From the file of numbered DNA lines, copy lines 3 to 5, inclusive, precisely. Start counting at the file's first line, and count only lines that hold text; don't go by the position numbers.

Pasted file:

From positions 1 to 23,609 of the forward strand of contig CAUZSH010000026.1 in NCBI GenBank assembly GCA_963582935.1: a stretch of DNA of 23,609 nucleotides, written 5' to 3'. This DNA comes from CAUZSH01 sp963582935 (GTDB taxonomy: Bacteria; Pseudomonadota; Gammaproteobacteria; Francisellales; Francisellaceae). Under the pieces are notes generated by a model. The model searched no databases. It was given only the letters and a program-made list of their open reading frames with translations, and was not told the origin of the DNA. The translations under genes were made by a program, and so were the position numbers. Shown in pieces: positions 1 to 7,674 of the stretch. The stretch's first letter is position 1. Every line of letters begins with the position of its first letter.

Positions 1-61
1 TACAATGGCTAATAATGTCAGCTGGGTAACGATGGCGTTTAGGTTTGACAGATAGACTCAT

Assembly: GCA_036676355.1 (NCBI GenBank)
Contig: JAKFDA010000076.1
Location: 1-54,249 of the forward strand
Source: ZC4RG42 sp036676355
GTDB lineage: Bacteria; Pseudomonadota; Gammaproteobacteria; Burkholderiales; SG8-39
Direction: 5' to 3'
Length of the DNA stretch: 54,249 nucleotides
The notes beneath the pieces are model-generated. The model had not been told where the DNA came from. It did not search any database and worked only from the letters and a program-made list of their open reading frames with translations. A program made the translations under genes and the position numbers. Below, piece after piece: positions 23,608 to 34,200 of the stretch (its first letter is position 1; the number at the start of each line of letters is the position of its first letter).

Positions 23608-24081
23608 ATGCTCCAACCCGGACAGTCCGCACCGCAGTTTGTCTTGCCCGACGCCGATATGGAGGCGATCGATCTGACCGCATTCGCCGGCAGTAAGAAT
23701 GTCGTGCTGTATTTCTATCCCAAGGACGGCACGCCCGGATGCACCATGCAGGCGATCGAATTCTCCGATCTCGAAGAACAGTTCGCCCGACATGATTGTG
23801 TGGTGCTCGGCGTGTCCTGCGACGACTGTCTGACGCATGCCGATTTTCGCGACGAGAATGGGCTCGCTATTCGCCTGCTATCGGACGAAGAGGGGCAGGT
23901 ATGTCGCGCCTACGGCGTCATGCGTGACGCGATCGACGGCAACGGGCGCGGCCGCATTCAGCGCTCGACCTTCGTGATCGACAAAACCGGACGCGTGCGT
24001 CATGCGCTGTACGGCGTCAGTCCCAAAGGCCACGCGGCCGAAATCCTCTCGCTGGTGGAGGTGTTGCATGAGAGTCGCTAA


1 TACAATGGCTAATAATGTCAGCTGGGTAACGATGGCGTTTAGGTTTGACAGATAGACTCAT

Assembly: GCA_036676355.1 (NCBI GenBank)
Contig: JAKFDA010000076.1